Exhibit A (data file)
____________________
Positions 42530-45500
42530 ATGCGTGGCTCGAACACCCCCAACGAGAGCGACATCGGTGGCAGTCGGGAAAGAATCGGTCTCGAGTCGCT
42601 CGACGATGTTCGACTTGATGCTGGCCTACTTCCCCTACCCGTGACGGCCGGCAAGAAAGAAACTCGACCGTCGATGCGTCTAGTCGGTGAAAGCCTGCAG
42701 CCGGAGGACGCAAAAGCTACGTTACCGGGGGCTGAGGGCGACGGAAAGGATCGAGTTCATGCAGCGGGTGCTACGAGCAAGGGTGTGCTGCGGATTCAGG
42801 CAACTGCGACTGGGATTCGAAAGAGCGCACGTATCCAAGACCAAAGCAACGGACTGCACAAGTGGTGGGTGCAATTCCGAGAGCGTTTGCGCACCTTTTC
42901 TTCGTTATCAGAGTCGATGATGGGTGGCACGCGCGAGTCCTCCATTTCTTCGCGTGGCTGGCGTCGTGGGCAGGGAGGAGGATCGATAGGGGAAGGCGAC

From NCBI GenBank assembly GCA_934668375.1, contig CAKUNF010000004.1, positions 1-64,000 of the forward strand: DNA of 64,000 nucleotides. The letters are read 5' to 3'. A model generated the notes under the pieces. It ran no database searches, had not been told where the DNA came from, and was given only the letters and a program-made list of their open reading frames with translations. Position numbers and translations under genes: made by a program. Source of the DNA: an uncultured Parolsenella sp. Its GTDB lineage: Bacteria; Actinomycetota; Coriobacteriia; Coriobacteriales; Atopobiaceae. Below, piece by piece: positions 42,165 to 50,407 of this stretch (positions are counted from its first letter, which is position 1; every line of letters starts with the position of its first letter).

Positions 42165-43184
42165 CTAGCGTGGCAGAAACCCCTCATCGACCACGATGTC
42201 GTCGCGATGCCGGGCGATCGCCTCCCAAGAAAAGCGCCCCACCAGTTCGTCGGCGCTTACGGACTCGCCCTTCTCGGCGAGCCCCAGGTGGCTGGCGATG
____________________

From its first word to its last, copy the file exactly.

Positions 42530-45500
42530 ATGCGTGGCTCGAACACCCCCAACGAGAGCGACATCGGTGGCAGTCGGGAAAGAATCGGTCTCGAGTCGCT
42601 CGACGATGTTCGACTTGATGCTGGCCTACTTCCCCTACCCGTGACGGCCGGCAAGAAAGAAACTCGACCGTCGATGCGTCTAGTCGGTGAAAGCCTGCAG
42701 CCGGAGGACGCAAAAGCTACGTTACCGGGGGCTGAGGGCGACGGAAAGGATCGAGTTCATGCAGCGGGTGCTACGAGCAAGGGTGTGCTGCGGATTCAGG
42801 CAACTGCGACTGGGATTCGAAAGAGCGCACGTATCCAAGACCAAAGCAACGGACTGCACAAGTGGTGGGTGCAATTCCGAGAGCGTTTGCGCACCTTTTC
42901 TTCGTTATCAGAGTCGATGATGGGTGGCACGCGCGAGTCCTCCATTTCTTCGCGTGGCTGGCGTCGTGGGCAGGGAGGAGGATCGATAGGGGAAGGCGAC

From NCBI GenBank assembly GCA_934668375.1, contig CAKUNF010000004.1, positions 1-64,000 of the forward strand: DNA of 64,000 nucleotides. The letters are read 5' to 3'. A model generated the notes under the pieces. It ran no database searches, had not been told where the DNA came from, and was given only the letters and a program-made list of their open reading frames with translations. Position numbers and translations under genes: made by a program. Source of the DNA: an uncultured Parolsenella sp. Its GTDB lineage: Bacteria; Actinomycetota; Coriobacteriia; Coriobacteriales; Atopobiaceae. Below, piece by piece: positions 42,165 to 50,407 of this stretch (positions are counted from its first letter, which is position 1; every line of letters starts with the position of its first letter).

Positions 42165-43184
42165 CTAGCGTGGCAGAAACCCCTCATCGACCACGATGTC
42201 GTCGCGATGCCGGGCGATCGCCTCCCAAGAAAAGCGCCCCACCAGTTCGTCGGCGCTTACGGACTCGCCCTTCTCGGCGAGCCCCAGGTGGCTGGCGATG